Song of the Day, July 2: Hood by Perfume Genius

perfumegenius-hoodToday’s song is an example of reality mirroring art. After a solid debut, Mike Hadreas turned out a brilliant second album under his musical name, Perfume Genius. Put Your Back N 2 It is a strong collection of intimate songs, often focusing on insecurity and romantic doubt. As a gay man, Hadreas includes significant reflections on homophobia and the power of public disapproval to tarnish affection and love.

Hood is a song of fragile beauty. Hadreas ponders his value as a someone who can love and be loved.

You would never call me baby
If you knew me truly
Oh, but I waited so long for your love

It’s a brief song that perfectly captures insecurity and hope.

Hadreas made a touching video to accompany the song, featuring himself with porn star Arpad Miklos. The pair are scantily clad — symbolizing their vulnerability — and offer each other tender touches and glances. It’s a moving set of images that work nicely with the lyrics. Unfortunately, when Matador Records tried to market the album using a pre-roll clip from the video, YouTube banned the ad, saying that it wasn’t “family safe”. Fortunately, the video itself is available to enjoy.

Ironically, YouTube’s stance underscores the insecurities and doubts that homophobia creates in too many lives every day. Hadreas used the experience to inform his bold, angry declaration of independence, Queen, from his complicated third album. Let’s be grateful that he is committed to honest, powerful songs and enjoy this beautiful track today.

Song of the Day, July 1: Tower of Song by Leonard Cohen

CohenImYMToday’s song is the magical closing track to Leonard Cohen’s brilliant eighth album, 1988’s I’m Your Man. A smart reinvention that draws on all his strengths while breaking new ground, it’s a flawless set of eight compelling tracks. After telling tales of heartbreak, isolation, despotism, paranoia, and more, Cohen grows reflective as he rounds out the set.

Tower of Song puts the singer in a professional prison, trapped by his own career and accomplishments. It’s a nice conceit, crafted with Cohen’s trademark wit. Delivered in a melodic deadpan, it shows off the wry nuance of his unique voice. He ponders his place in the musical pantheon while considering the congenial isolation of the travelling life. Nothing sums it up quite like these lines:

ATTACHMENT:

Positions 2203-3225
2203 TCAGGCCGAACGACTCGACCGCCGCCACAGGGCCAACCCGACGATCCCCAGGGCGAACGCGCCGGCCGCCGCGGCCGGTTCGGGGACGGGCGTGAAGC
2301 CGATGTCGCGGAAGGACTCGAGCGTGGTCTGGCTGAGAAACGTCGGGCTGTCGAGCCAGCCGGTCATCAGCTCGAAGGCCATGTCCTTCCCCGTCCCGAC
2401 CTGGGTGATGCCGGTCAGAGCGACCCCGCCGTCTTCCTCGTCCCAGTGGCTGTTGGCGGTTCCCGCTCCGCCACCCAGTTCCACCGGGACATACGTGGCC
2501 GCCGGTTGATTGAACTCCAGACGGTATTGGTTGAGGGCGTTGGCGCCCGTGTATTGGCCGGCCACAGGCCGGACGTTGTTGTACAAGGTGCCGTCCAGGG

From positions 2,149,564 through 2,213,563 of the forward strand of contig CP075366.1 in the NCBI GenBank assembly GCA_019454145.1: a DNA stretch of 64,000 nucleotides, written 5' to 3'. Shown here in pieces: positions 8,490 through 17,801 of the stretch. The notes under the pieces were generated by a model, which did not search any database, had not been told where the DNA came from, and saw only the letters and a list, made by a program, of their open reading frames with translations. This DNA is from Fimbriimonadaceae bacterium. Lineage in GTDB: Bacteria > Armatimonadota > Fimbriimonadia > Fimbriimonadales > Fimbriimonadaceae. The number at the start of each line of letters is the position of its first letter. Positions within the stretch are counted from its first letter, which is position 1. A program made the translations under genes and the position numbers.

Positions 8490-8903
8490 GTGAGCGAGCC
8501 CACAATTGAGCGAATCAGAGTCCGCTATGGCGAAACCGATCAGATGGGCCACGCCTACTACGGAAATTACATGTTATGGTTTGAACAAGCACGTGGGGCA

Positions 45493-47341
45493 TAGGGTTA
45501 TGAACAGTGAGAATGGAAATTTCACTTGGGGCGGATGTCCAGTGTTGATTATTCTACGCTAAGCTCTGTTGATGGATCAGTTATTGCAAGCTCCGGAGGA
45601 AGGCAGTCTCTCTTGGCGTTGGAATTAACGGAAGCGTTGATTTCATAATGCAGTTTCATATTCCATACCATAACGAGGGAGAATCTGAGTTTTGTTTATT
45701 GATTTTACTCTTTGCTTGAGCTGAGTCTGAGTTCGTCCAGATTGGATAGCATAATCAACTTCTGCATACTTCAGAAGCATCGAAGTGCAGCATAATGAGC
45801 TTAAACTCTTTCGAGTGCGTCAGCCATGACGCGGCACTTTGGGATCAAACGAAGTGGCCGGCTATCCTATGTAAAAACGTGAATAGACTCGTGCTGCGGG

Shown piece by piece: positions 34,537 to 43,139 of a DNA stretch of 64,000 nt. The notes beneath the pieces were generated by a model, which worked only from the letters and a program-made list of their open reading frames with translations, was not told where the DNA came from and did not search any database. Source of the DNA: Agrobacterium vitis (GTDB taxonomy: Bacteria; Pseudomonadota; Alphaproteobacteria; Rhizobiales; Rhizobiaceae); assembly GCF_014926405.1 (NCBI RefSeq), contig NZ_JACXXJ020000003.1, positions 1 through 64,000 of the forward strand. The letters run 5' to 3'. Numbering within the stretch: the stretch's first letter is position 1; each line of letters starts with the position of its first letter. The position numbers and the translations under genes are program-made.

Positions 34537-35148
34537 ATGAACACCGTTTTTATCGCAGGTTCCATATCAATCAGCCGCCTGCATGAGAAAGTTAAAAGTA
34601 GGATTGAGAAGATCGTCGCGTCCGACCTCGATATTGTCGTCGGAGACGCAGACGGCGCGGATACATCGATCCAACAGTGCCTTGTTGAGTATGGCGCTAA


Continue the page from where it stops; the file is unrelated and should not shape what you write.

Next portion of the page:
I said to Hank Williams: how lonely does it get?
Hank Williams hasn’t answered yet
But I hear him coughing all night long
A hundred floors above me
In the Tower of Song

Enjoy this brilliant song today.

Song of the Day, June 30: Bell Tower Radio by John Bottomley

BottomleySOHBellToday’s song is the stirring opener to John Bottomley’s second album, Songs With the Ornamental Hermits. A talented singer, songwriter, and guitarist, Bottomley created his own brand of folk rock. Lyrically complex, filled with natural imagery, often focused on character and vignettes, his songs were crafted of beautiful tunes with just the right edge of electric guitar, creating a distinct crunch that set him apart from his contemporaries.

Bell Tower Radio is something of a Bottomley manifesto. Using the image of a travelling troubadour, he sings of the power of music. Drawing strength from the natural trails he wanders and inspiration from the animals he encounters, the bard offers ringing songs of wit and charm. Bottomley’s slightly raspy vocal adds grit to the mix, creating a compelling vision of musical offerings and the varied emotions they convey.

Enjoy this lovely song today.

Song of the Day, June 29: Bored By Dreams by Marianne Faithfull

FaithfullSecretBoredMarianne Faithfull is a restless musical soul and that works to everyone’s advantage. After a brief career as a folk-pop chanteuse and nearly a decade out of the spotlight, she blasted back with the smart, harrowing Broken English. Since then she’s never looked back, releasing a steady stream of albums that range from smart sets of covers to indie collaborations to carefully crafted alt-rock song cycles. For her 13th album, 1995’s A Secret Life, she found an unusual collaborator.

Angelo Badalamenti was best known for his eerie instrumental work, providing soundtracks for David Lynch’s unique cinematic vision. Paired with Faithfull, he added a quiet claustrophobia to her meditations. It’s a mixed bag, but when it works it’s amazing. The finest moment is Bored By Dreams. What do we do when even our aspirations leave us cold? It’s a dark thought, carefully explored. Faithfull’s weary words and Badalamenti’s languid music balance each other nicely, and the overall effect is disturbing yet oddly compelling.

Enjoy this dark track today.

Album of the Week, June 28: I’m Your Man by Leonard Cohen

CohenImYMLeonard Cohen was born in Quebec in 1934. He developed a passion for literature and began writing in his teens. While at McGill University, he honed his craft and published a collection of poems. Throughout the 50s and 60s he published more poetry and two novels to solid critical acclaim. He also wrote songs and began to focus his energies in that direction by 1967. He found a champion in Judy Collins, who recorded a stunning cover of his song Suzanne and encouraged him to play at the Newport Folk Festival.

By the time he was 40 — nearly twice the age of many of his contemporaries — he was an established fixture in folk music. His lyrical style was allusional and epic and his music was spare, providing a sympathetic backdrop for a voice often described as melodious monotone. His first three albums feature an astounding array of songs that have been covered dozens of times by a wide range of performers. He slowed down a bit in the 70s, then took a six-year break before returning with Various Positions in 1985. Having found his muse again, he spent a couple of years creating his next album, the high point of his long, inventive career.

Title I’m Your Man
Act Leonard Cohen
Label Columbia Release Date February 2, 1988